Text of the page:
Most SDR devices capable of transmitting available on the market have limited RF output power in order to meet regulations. In their factory form they are suitable as a laboratory instrument or an ISM device.
The Ettus USRP is the first device to have full open-source support with Gnuradio, and its specs still make it the flagship of SDR hardware. It is only capable of putting out ~10 dBm according to documentation, which is a typical output power for an ISM device.
Another popular hardware is the HackRF which has a somewhat similar output power.
10 dBm is a respectable power and it will enable you to communicate over ranges of 500 m to several km, depending on your environment and the mode of transmission you are using. However, for long range communication, more output power is required. Radio signal propagation characteristics determine the range you can communicate over. In some environments, like urban or mountainous terrain, VHF-UHF signals require significant power to overcome obstacles. You can calculate the link budget for your case using a radio prediction software like QRadioPredict or Splat.
Your SDR device will most likely require an amplifier to boost the signal to a level where it can make it to the destination. Whether you construct your own amplifier or you buy one from the market, there are some things you need to know before spending time or money on this. An analog FM signal does not have high linearity requirements. In fact, FM can make use of non-linear class C amplifiers, which are efficient and cheap. Most FM walkie-talkies like those used by amateur radio operators use such an amplifier. However, digital modulations like BPSK and QPSK have higher linearity requirements. OFDM signals like those used by digital audio broadcast (DAB), due to several characteristics, have a very high linearity demand. Using a non-linear amplifier or over-driving a linear amplifier will result in signal distorsion and out-of-band spurious emissions. This can be seen in the following images:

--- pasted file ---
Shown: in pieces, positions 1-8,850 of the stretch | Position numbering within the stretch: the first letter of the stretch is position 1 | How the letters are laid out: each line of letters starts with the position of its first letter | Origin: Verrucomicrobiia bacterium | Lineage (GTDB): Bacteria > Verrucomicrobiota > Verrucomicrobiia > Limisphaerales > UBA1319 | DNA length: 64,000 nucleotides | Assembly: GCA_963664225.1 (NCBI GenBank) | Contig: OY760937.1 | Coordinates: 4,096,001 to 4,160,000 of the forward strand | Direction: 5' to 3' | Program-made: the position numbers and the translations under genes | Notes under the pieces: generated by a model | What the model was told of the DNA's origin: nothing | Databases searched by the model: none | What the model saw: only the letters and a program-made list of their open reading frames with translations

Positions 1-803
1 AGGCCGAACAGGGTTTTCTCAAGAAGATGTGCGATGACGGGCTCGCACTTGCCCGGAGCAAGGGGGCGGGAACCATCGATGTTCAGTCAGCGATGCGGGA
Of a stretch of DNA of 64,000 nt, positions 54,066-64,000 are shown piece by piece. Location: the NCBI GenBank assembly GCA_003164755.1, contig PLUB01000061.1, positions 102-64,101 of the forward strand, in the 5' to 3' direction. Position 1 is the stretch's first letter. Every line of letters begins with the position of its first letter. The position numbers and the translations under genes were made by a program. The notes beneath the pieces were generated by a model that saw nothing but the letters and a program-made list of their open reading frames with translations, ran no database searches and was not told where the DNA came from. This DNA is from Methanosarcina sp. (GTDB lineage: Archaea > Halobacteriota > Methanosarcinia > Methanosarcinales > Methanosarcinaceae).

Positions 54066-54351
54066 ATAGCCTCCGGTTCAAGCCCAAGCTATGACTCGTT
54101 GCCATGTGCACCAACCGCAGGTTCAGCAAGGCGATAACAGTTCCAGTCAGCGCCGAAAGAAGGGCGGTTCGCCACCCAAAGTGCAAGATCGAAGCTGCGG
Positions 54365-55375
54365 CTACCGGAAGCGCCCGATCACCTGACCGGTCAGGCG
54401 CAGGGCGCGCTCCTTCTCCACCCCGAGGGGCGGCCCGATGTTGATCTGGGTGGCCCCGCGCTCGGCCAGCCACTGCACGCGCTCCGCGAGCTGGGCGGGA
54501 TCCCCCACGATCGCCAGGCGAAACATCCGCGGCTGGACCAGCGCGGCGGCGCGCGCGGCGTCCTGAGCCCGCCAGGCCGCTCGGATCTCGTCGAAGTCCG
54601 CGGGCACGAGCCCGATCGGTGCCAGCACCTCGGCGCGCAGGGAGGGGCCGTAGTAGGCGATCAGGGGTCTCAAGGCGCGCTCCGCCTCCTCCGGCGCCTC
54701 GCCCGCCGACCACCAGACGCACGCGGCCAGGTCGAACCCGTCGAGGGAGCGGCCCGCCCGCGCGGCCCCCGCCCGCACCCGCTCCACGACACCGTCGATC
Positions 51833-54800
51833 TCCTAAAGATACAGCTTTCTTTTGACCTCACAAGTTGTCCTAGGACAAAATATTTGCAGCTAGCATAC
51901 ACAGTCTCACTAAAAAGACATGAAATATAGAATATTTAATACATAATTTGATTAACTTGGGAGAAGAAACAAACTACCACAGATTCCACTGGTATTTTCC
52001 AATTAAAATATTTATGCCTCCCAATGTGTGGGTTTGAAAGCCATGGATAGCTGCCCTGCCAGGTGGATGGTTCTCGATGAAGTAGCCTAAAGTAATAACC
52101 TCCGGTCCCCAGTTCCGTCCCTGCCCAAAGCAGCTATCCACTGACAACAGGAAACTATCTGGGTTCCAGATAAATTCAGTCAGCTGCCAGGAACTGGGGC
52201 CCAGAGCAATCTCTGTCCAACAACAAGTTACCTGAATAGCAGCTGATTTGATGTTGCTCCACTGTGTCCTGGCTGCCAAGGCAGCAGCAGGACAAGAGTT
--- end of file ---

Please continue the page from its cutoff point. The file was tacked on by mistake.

Amplifiers are usually categorized by one of their main characteristics: P1dB. In simple terms, this is the output power at which the amplifier deviates from a linear mode and compresses the signal by 1 dB. For example, a broadband linear power amplifier with P1dB of 27 dBm which can be found on the market cheap ($30) is usually quoted as a 0.5 W amplifier. However, you should be aware that depending on the quality, this amplifier will begin to distort the signal well below this quoted output power, and may be capable of only 23 dBm (0.25 W) before it loses its linear characteristics. As seen above, this has a large effect on digital signals. Most SDR devices have control over the gain of their final RF output stage. You may need to back off the power level into the RF power amplifier until you no longer see distorsion of the signal on the scope. Thankfully, digital voice modes with low bitrate codecs like Codec2 require significantly less power than FM to demodulate the signal. This means that a 23 dBm (0.25 W) digital radio will get you the same distance as a 5 Watt analog FM radio.
In addition, before amplifying the signal, you will need to clean it up from out-of-band emissions of the SDR device. By not pushing it and keeping the final RF stage of the SDR device within its linear mode, these spurious emissions will be kept to a minimum, and a band-pass filter or a low-pass filter for your band of choice will make sure the power amplifier does not amplify unwanted components. For VHF-UHF frequencies, such a filter is easy to construct by an amateur. Higher frequencies require components which may be out of a normal person's reach, thankfully the market has them for the most common ISM bands.